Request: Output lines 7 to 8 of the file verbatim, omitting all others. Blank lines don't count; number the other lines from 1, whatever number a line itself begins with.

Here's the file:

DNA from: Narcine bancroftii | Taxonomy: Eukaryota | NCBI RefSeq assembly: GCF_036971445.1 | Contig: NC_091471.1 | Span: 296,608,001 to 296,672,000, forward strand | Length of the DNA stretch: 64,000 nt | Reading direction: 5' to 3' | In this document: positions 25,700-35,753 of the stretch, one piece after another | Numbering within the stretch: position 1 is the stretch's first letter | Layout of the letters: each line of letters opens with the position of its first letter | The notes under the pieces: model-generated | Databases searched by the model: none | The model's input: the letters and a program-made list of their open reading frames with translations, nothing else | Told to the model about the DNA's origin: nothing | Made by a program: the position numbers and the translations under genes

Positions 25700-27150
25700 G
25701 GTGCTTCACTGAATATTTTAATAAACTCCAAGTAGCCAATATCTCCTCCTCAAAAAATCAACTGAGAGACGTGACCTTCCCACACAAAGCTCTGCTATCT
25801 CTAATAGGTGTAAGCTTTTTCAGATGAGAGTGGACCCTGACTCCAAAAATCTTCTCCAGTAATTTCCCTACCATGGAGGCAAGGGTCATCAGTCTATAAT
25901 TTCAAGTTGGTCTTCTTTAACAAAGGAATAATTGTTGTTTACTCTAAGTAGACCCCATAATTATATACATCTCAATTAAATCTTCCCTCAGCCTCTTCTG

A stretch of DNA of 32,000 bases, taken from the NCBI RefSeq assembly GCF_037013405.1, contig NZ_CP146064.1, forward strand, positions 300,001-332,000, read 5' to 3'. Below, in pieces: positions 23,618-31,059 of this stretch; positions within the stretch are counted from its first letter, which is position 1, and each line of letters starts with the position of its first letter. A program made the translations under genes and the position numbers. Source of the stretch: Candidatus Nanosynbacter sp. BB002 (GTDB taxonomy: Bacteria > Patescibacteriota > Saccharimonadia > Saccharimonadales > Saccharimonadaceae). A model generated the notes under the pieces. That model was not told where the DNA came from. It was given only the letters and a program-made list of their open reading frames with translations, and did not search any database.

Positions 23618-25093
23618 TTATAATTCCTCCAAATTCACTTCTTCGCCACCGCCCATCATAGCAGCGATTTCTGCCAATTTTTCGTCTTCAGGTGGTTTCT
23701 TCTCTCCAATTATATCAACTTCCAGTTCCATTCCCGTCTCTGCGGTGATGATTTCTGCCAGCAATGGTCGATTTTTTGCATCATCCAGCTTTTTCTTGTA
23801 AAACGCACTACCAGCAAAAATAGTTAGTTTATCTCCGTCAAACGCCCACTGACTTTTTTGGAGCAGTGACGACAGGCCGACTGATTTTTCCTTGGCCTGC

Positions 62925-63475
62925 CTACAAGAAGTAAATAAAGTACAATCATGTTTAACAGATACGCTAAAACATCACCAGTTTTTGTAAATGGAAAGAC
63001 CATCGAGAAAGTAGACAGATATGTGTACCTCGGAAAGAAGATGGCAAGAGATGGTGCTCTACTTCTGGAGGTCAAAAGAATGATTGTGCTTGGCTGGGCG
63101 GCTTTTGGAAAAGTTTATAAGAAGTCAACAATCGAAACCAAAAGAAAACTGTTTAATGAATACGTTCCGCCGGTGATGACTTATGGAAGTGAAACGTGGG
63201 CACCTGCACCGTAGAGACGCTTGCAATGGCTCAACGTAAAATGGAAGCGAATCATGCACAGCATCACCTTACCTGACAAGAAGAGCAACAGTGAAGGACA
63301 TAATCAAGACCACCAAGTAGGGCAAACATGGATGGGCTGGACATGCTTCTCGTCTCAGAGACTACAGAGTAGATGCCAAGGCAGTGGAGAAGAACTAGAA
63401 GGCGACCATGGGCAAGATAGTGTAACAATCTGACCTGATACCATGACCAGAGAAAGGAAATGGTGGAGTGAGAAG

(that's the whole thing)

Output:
A stretch of DNA of 32,000 bases, taken from the NCBI RefSeq assembly GCF_037013405.1, contig NZ_CP146064.1, forward strand, positions 300,001-332,000, read 5' to 3'. Below, in pieces: positions 23,618-31,059 of this stretch; positions within the stretch are counted from its first letter, which is position 1, and each line of letters starts with the position of its first letter. A program made the translations under genes and the position numbers. Source of the stretch: Candidatus Nanosynbacter sp. BB002 (GTDB taxonomy: Bacteria > Patescibacteriota > Saccharimonadia > Saccharimonadales > Saccharimonadaceae). A model generated the notes under the pieces. That model was not told where the DNA came from. It was given only the letters and a program-made list of their open reading frames with translations, and did not search any database.

Positions 23618-25093